Visual and hearing impairments
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Do people with hearing impairment suffer from low concentration and poor balance?

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  • nadia_atlasnadia_atlas Member Posts: 4 Listener
    Hello Vicki, its really lovely to read your post thank you, 

    I am deaf in my left ear since 1998 when I was 4 years old. Do people with hearing impairment suffer from low concentration and poor balance because I have been told by close family that I am very clumsy and I sometimes cannot walk down stairs in the same speed as others (I always need to hold on the rails). I do not want to risk loosing my other hearing in my right ear,,, what can you advice to do or not to do? 

    Thank you so much
  • VickiKirwinVickiKirwin Member Posts: 69 Courageous

    Hi nadia_atlas


    Yes, people with hearing impairment can be affected by poor concentration and balance. This might be related to their hearing loss, or may be coincidental, but both are reasonably common. 


    The balance organ is located in the inner ear and for some people, whatever affected their inner ear and caused the deafness can also cause balance problems. The brain is very good at compensating for this weakness in the balance organ and instead relies more on information from your eyes and from special sensors in the legs. What this means is that you might find it harder to stay upright when you haven’t got as good vision (such as in the dark) and/or on uneven ground (like on gravel or stairs). It is sensible to hold on to rails etc as you do.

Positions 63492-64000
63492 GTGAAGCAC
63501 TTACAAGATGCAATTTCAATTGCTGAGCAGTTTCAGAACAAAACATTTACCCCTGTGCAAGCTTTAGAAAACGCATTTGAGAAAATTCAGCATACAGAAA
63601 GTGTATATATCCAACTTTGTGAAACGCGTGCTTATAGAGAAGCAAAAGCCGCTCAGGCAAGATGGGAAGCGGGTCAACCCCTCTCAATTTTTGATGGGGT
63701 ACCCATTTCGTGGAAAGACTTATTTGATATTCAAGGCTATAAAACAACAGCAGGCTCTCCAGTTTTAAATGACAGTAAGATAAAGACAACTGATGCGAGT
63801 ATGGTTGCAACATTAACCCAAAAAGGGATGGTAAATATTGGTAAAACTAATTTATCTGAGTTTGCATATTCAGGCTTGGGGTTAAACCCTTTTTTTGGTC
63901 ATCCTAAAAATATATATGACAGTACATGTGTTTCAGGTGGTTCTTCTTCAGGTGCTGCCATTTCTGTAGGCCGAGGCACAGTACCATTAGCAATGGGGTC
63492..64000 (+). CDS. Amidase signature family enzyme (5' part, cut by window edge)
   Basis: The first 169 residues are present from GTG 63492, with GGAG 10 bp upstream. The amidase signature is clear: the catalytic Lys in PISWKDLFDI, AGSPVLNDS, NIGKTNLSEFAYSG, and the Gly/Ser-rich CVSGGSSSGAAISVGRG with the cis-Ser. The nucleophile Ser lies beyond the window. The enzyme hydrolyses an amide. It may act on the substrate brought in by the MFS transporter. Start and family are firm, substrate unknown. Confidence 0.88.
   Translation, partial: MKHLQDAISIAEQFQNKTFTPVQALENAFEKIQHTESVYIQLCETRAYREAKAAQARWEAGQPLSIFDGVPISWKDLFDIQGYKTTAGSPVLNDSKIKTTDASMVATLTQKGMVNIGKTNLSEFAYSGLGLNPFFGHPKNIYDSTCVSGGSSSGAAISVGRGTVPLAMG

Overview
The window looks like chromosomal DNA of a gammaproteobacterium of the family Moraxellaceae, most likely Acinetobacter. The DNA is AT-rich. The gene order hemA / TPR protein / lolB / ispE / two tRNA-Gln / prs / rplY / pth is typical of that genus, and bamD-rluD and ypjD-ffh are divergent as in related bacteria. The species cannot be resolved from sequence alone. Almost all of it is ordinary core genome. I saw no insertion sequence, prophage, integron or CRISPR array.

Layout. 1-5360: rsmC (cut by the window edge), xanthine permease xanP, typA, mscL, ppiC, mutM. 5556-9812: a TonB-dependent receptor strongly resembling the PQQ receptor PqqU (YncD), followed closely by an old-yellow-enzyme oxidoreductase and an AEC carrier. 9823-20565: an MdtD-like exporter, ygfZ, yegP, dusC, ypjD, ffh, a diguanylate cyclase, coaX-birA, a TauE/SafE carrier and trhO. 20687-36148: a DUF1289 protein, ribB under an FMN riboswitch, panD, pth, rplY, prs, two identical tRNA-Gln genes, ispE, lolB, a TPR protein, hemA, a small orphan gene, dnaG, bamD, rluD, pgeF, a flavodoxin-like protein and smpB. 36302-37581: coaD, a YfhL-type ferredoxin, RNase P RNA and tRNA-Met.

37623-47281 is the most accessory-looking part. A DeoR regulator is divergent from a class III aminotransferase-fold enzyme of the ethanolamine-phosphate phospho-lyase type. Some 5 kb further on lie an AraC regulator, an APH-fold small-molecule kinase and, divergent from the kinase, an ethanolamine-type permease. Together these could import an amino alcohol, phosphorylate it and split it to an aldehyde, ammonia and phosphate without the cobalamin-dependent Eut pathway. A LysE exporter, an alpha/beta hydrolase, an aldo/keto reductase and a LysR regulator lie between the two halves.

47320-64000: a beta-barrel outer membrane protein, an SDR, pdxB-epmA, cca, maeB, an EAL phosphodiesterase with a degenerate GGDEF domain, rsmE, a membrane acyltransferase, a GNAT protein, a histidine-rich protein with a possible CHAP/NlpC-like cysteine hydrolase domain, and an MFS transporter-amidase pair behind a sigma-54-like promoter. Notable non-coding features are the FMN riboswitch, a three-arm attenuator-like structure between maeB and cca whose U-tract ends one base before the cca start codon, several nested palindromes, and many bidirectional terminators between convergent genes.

Poor concentration may be related to listening fatigue. Having to work extra hard concentrating and focussing on sound because of having a hearing loss is very tiring. And since we only have a certain amount of energy each day, any extra energy you have to spend working on listening means you have less energy for other activities. It is common for people with hearing impairment to need to take regular breaks from listening tasks etc.  


    If you don’t already use a hearing aid then you could consider this, as being able to hear better will reduce your listening effort. There are lots of options suitable for one-sided deafness these days. If you’re not already being seen by an an audiologist then it’s worth asking your GP to refer you about both problems. Depending on how severe your balance difficulties are they can also refer you for balance testing and/or a specialist assessment and rehabilitation (exercises) with a physiotherapist if wanted. 


    Good luck, Vicki

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